Summer is a wonderful time of year. For many, it brings back fond memories from summers past cooling off at the lake, camping, fishing, enjoying an ice cream cone or just relaxing poolside with friends and family.
Regardless of whether summer is your favorite season, it’s still important to ensure your safety during the hottest months of the year. This is especially true as we age.
Seniors are more susceptible to certain heat-related illnesses and should take extra precautions to stay safe in the heat. As we age, our bodies can’t regulate their temperature like they once did, increasing the chances of overheating much faster.
Other risk factors can include side effects of medications, weakness from health conditions, and even a reduced sense of thirst that causes forgetfulness when it comes to drinking enough fluids.
Some heat-related illnesses that can be mild to very serious include:
- Dehydration. Drinking enough water is important for maintaining hydration levels, which helps the body better deal with the summer heat. If you often forget to drink, set a schedule and stick to it consistently to ensure you’re taking in enough fluids, especially in the summer.
- Heat exhaustion. This condition is generally not life-threatening and usually occurs after several days of being exposed to high levels of heat. The body loses electrolytes and fluid. Warning signs include nausea, headaches, muscle cramps, fatigue, weakness, rapid heartbeat, and dizziness.
- Heatstroke. This is the most dangerous heat-related illness and can be life-threatening. It typically occurs when the body cannot cool itself properly. It can result from prolonged periods of heat exhaustion without taking the step necessary to recover. Symptoms include headache, disorientation, agitation or confusion, elevated body temperature, stumbling, and even loss of consciousness. If you or a loved one are experiencing any of these symptoms, seek emergency medical attention immediately.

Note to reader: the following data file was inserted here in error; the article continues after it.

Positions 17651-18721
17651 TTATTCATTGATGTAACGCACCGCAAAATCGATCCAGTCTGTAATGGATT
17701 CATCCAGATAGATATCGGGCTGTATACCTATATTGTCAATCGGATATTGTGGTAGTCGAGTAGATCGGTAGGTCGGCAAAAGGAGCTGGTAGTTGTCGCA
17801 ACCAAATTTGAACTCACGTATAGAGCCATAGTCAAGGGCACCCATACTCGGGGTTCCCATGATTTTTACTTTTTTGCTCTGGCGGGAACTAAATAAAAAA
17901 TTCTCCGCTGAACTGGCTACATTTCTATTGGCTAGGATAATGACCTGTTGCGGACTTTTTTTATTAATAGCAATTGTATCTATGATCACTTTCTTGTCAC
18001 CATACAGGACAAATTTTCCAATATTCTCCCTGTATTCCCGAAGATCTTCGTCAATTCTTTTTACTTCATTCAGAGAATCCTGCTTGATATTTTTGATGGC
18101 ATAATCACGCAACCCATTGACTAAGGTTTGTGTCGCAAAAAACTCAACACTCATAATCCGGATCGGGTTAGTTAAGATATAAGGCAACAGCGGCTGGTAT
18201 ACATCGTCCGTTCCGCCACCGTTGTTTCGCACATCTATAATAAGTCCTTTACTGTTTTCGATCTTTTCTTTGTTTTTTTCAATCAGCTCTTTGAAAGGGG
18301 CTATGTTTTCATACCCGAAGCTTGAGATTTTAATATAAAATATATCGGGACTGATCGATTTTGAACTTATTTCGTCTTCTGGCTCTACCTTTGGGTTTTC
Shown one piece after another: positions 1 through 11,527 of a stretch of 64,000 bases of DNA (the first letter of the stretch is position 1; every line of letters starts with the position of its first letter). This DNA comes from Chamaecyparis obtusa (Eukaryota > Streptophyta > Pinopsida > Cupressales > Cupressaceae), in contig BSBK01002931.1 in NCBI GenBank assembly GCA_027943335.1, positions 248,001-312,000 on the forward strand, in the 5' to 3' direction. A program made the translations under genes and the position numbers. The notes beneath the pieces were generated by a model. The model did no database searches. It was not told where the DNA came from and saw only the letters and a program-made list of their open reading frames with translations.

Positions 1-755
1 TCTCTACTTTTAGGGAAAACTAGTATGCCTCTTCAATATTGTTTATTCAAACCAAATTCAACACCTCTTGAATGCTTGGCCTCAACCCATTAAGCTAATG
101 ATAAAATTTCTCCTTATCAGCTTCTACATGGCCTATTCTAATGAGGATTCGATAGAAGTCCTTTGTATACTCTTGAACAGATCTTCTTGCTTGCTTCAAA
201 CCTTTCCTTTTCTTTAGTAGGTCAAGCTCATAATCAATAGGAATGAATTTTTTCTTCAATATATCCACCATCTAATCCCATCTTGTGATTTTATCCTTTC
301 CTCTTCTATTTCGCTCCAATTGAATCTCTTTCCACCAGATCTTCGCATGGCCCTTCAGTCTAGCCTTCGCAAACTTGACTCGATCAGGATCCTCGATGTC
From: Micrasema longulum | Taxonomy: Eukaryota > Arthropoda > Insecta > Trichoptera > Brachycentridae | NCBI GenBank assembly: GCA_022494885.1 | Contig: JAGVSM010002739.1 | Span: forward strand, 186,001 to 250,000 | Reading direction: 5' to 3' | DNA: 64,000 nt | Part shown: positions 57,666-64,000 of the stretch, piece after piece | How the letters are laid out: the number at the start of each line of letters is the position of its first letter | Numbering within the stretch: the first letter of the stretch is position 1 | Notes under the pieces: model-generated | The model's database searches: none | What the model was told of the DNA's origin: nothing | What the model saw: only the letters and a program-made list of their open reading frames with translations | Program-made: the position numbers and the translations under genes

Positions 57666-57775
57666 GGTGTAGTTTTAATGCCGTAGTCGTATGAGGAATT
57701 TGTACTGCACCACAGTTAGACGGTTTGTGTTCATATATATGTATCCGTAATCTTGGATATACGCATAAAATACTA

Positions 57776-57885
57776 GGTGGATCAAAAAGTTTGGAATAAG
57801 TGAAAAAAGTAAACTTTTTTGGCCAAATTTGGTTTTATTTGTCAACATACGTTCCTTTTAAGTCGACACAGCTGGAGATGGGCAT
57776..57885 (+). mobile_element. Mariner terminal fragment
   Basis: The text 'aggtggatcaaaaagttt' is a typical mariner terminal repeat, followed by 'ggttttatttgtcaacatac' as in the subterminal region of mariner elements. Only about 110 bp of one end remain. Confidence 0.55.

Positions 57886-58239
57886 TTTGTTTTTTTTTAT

Prevention Is Key
The best way to avoid heat-related illnesses is to plan ahead and take the necessary precautions to keep yourself safe.
- Check the weather forecast. If your area is predicting hot, humid weather, try to avoid going outside during the hottest parts of the day. Make plans on these days to see a movie, go to the library, or tour a museum on these days rather than planning outdoor activities.
- Stay cool. Keep your air conditioners running smoothly by cleaning and servicing them regularly. If A/C is not an option, be sure to cover windows that let in direct sunlight and open them at night to let in cooler, fresh air and use fans, if possible.
- Dress for success. Wear light clothing, a wide-brimmed hat, and sunglasses to protect your skin and eyes and keep you cooler. Choose breathable fabrics like cotton or linen.
- Stay hydrated. Drink water consistently throughout the day. Mix it up by adding lemon, lime, electrolytes, or even try some flavored sparkling water.
- Limit strenuous outdoor activity. If you must do hard labor or workout outdoors, do it first thing in the morning as the sun rises or in the evening as the sun is setting to avoid the most dangerous heat of the day.
Don’t let fear of the heat keep you from living life to the fullest this summer. Plan, prepare and practice prevention so you can soak up the sun without the risk.